Andrew O’Hagan’s portrayal of Julian Assange in his London Review of Books article “Ghosting” is definitive, and frequently uproarious. O’Hagan was a passionate devotee of WikiLeaks, or at least the rose-tinted idea of it, when he began ghost-writing Assange’s autobiography, which never did get completed. “Those of us who grew up . . . under Thatcher and Blair, those of us who lived through the [Irish] Troubles and the Falklands War, the miners’ strike, the deregulation of the City, and Iraq, believed that exposing secret deals and covert operations would prove a godsend,” he writes.
After months and years of late-night conversations with Assange, the Scottish O’Hagan—one of Britain’s finest essayists, and a regular contributor to periodicals on both sides of the Atlantic—decided he had to write his own, in-depth version instead, included in his new book, The Secret Life: Three True Stories of the Digital Age. Everything is illuminated, not least Assange’s mania and totalitarianism. “He is thin-skinned, conspiratorial, untruthful, narcissistic, and he thinks he owns the material he conduits,” O’Hagan writes, “abusive and monstrous in his pursuit of the truth that interests him . . . He is probably a little mad, sad and bad.” Assange is incapable of collaboration, O’Hagan adds. “When he was working with those fellows from The Guardian, The New York Times and Der Spiegel, he allowed himself to forget they were journalists with decades of experience and their own fund of beliefs. To him they were just conduits and possible disciples: he is still reeling, even today, from the shock that they were their own men and women.”
The Secret Life combines ”Ghosting” with two more of O’Hagan’s detailed London Review of Books essays on modern times, “The Invention of Ronald Pinn” and “The Satoshi Affair.” “Invention” vividly explores how people can shift identity and buy very dangerous weapon on the dark web. “Satoshi” looks at Australian eccentric Craig Wright, who may have invented Bitcoin and who exemplifies, O’Hagan said in our interview, the Internet’s “habit of self-dramatization and self-concealment all at once; it’s new sort of persona.” This conversation has been edited for length.
Q: Marianne Ny, the Swedish prosecutor, stated in May: “I can conclude, based on the evidence, that probable cause for this crime still exists,” and Alex Gibney retweeted her. When I interviewed Gibney on the release of his WikiLeaks documentary We Steal Secrets, he said Assange is “All about holding others to account, holding the powerful to account. And he, in relation to these two Swedish women, has power . . . he’s not willing to be held to account in any way, shape or form, and that’s one of the issues I have with Assange and WikiLeaks.”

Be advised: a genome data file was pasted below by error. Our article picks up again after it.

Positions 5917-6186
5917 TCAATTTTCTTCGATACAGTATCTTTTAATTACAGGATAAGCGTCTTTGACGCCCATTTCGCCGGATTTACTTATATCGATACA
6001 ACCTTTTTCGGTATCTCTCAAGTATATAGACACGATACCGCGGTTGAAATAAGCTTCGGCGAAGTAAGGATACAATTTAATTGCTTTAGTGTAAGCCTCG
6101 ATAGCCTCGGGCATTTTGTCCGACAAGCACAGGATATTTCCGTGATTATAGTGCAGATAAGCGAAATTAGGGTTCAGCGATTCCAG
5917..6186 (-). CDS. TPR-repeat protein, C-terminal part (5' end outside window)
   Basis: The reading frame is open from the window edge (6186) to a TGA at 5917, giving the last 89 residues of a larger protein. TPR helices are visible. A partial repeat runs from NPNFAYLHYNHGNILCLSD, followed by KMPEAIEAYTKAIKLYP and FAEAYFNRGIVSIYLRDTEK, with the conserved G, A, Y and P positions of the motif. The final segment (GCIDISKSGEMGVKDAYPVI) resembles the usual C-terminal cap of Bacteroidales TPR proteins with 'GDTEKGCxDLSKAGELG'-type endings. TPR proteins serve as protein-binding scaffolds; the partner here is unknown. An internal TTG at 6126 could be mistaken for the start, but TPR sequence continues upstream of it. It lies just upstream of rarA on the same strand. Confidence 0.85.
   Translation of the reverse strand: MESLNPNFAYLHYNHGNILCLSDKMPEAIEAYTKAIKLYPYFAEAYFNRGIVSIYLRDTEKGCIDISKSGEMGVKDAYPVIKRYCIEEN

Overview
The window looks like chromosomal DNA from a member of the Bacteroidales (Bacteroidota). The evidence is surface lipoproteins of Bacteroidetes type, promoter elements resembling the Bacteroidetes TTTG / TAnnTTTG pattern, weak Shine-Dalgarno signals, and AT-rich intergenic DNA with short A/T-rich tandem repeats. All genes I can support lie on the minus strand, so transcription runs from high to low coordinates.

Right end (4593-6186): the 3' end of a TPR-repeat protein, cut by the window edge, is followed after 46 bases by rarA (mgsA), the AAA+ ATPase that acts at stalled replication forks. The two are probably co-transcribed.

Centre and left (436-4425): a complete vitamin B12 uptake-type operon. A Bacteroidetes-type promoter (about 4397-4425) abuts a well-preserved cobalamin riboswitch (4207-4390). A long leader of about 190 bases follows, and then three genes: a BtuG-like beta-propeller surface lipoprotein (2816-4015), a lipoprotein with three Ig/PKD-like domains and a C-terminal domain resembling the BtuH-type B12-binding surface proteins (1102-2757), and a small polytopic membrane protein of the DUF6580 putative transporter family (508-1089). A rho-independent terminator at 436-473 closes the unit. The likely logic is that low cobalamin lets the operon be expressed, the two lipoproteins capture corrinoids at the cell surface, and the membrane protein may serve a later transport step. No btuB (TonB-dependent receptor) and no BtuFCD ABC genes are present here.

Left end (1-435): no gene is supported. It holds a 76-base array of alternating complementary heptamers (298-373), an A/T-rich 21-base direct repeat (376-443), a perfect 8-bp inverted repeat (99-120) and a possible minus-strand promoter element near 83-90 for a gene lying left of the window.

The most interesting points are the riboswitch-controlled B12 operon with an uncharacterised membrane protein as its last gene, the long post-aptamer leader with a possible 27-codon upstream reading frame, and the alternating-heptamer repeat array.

A: That’s been my finding, unfortunately, after many, many months with Julian. And I’m talking as someone who works from a basic support of WikiLeaks, from a basic admiration of their attempts to speak truth to power. But his personal failure to allow the speaking of truth to power in his own case, his acknowledgement of power in relation to these women, robs him of integrity. It actually closes down the possibility of him being a serious advocate of freedom of speech. That’s a traversing of the moral universe in my head, to go from the person who’s asking that all powerful people be held to account and reveal the truth, the refusal to step into an arena where you yourself can be held accountable. He achieved nothing by staying in the embassy except to slowly drain away massive support for WikiLeaks.
Q: Assange refused to directly discuss the Swedish allegations with you. The Secret Life covers this matter somewhat elliptically. Sarah, his girlfriend and long put-upon manager during your ghosting period, told you: “He’s got such appalling, sleazy stories about women you wouldn’t believe it.” At the start, Assange boasted he wanted the phrase “Swedish whores” used disrespectfully in the book’s title.
A: I’m not, and neither would you, going to add everything up outside a courtroom and come to an assessment of his guilt or not. As for him being a sleazy character as his then-girlfriend said, and as I reported, and his attitude towards women generally, I wouldn’t make further comment on that simply because, in the absence of a judicial process he has disallowed, I don’t want to then comment on one man, judge and jury on that. I think my readers, and your readers, will draw their own conclusions.
Q: “The Satoshi Affair” is about Australian Craig Wright, who may have invented bitcoin. Any more weird Australians interest you?
A: Every day there’s another one heading my way. I now attract them. Basically, I’m now perpetually stalked by every mid-aged Australian man who is burdened with a difficult past and a big idea.